The team investigated the effect of mechanical post-peening on surface integrity of cold sprayed Ti-6Al-4V alloy by using two mechanical peening processes – deep cold rolling (DCR) and controlled hammer peening (CHP), which were explored to evaluate their capability to improve the quality of cold spray coating and the bonding between the coating layer and the substrate. Both DCR and CHP showed reduction in porosity and improvement in bond strength, where porosity was reduced from 9% to below 5% and bond strength was improved as seen from the shift of failure from cold sprayed interface to epoxy fixture during bond test. The hardness of the cold spray coating was approximately 1.28 times higher than that of the substrate. However, mechanical treatment did not bring any significant changes in hardness. High compressive residual stresses were induced in the coating after DCR and HCP, where compressive stresses as high as -900 MPa were recorded. CHP yielded significantly different compressive stresses in different directions (longitudinal and transverse), indicating its anisotropic nature. In addition, no significant difference in residual stresses was observed at the coating-substrate interface.

Experimental results indicate that both DCR and CHP processes, in addition to inducing compressive residual stresses, were also capable of reducing surface porosities and improving bond strength. Surface porosities was reduced to below 5% and bond strength increased beyond 80 MPa after post-peening by DCR and CHP.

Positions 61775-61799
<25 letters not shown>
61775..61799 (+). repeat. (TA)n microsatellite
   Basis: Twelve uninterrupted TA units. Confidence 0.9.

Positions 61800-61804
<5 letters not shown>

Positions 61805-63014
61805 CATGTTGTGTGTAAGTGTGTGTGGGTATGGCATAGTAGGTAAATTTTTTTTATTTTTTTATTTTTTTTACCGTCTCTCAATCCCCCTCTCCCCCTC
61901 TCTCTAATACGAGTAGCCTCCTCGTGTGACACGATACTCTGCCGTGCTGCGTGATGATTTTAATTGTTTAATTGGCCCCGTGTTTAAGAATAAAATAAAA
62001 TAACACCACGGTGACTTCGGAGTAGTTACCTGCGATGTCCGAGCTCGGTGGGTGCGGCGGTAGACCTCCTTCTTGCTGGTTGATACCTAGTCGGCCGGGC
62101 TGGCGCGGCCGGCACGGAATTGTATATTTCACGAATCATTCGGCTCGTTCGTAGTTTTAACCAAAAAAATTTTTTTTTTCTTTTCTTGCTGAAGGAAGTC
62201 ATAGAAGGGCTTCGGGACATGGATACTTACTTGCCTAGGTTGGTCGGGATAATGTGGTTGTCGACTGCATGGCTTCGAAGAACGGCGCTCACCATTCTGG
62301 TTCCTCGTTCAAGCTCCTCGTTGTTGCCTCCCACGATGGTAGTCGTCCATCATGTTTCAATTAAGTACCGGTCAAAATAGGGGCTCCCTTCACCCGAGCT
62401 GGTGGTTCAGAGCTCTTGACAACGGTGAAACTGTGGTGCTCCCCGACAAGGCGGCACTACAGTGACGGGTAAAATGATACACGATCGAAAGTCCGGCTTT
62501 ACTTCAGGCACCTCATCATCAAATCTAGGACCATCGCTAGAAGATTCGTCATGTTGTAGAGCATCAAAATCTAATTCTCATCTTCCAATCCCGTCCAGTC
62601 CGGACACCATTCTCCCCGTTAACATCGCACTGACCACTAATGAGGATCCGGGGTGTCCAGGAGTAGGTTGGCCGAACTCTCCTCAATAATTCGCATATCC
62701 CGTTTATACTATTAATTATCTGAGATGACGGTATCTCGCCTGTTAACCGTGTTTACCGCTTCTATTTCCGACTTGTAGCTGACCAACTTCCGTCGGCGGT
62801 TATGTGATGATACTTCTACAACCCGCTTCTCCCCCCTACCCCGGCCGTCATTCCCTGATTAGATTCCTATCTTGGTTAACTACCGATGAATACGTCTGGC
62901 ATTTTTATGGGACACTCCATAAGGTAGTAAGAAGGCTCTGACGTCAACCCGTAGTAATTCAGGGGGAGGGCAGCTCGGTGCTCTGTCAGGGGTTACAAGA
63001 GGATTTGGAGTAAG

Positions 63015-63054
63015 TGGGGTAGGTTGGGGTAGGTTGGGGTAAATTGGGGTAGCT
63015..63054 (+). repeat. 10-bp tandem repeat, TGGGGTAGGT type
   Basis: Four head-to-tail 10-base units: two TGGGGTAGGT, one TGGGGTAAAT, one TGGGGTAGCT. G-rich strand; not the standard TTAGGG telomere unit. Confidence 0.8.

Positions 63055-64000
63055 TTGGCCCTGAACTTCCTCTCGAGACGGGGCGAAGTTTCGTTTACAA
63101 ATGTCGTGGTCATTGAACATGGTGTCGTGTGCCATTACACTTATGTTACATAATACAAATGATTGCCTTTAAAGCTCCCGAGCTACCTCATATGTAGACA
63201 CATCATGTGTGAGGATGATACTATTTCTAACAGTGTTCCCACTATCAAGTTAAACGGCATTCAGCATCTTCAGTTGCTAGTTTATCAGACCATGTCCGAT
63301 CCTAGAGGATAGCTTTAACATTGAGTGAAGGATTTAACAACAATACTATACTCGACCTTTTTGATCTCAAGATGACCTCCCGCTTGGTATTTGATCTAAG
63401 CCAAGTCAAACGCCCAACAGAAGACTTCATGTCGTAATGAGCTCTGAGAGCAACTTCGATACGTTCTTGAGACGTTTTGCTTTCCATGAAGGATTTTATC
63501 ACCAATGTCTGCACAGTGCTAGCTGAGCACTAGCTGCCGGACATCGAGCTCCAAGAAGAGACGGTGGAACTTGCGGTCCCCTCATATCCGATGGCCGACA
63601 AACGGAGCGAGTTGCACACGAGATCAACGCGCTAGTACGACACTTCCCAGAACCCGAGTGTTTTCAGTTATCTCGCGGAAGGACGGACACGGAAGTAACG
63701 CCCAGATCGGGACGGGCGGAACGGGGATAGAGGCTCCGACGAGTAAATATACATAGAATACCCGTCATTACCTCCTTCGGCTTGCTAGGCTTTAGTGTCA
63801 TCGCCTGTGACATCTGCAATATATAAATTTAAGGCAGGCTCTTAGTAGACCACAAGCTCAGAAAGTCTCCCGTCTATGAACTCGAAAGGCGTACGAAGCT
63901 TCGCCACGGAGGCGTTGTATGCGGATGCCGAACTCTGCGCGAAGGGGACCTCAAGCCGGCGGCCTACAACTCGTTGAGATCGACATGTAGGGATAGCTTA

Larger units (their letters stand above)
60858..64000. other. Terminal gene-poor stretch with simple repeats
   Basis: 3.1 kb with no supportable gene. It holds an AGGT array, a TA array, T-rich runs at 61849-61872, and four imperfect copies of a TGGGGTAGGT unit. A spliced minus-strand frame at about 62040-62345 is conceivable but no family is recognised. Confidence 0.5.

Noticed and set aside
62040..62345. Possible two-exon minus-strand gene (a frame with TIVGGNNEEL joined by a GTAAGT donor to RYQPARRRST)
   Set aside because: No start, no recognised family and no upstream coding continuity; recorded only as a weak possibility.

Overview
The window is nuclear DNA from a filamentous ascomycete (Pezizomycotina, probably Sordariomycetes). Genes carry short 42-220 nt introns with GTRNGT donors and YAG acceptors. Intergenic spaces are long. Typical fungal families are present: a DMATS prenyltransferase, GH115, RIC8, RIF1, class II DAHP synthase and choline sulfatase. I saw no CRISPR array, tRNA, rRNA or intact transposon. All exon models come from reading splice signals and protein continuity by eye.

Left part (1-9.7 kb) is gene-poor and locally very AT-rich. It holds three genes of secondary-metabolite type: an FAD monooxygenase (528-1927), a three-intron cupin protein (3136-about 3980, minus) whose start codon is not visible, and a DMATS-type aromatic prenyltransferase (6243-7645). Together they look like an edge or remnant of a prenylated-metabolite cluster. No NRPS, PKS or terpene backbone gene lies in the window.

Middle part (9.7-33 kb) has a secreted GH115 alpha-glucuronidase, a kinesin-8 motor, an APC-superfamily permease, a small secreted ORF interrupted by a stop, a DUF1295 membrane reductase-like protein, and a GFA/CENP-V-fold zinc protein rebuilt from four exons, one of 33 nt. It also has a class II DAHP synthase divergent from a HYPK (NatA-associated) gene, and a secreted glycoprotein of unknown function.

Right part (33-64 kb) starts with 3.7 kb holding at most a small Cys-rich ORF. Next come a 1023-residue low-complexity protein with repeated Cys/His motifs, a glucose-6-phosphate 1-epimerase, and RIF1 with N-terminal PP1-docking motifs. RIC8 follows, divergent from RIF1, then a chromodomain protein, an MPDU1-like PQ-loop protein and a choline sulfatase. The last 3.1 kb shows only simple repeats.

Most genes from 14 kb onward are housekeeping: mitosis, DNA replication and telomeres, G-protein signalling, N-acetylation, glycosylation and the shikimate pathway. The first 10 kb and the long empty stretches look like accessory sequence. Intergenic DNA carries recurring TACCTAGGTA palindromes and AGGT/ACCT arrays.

Surface Roughness

Ti-6Al-4V alloy (Grade 5) was used in the study. Coupons of size 50 mm × 30 mm × 10 mm were used as substrate for cold spraying. The substrates were roughened using progressively finer grit of SiC paper and cleaned prior to spraying to achieve an average surface roughness of about 0.8 μm. The powder feedstock used was plasma-atomized Ti-6Al-4V powder, comprising primarily of spherical particles ranging from 3 μm to 90 μm diameter. After cold spraying, the deposited surface was grinded down to an average roughness of Ra 0.5 μm. The nominal thickness of deposition after grinding was set at 0.5 mm.


Figure 1 shows the cross-section micrograph of cold sprayed deposition coating. It is clearly seen that the coating layer has numerous pores. Measurement of the porosity using an optical microscope showed that the average porosity of cold sprayed coating layers ranged from 8.5% to 10%. Figure 1(b) shows the pores at a higher magnification, with several unfused powders observed inside some of the cavities. These powders might have remained unfused due to insufficient energy available during the cold spray process. However, it can be concluded that a good bonding between the coating and the substrate was achieved since there was no visible crack present at the interface.


The hardness of the cold sprayed coating was found to be higher than that of the base material. The average hardness of cold sprayed Ti-6Al-4V alloy was found to be at 450 HV, while the substrate had a hardness of around 350 HV. This is due to the rapid plastic deformation during cold spraying process. However, no significant changes in the hardness of the cold sprayed layers was observed after the post-processing by both DCR and CHP.

Residual Stresses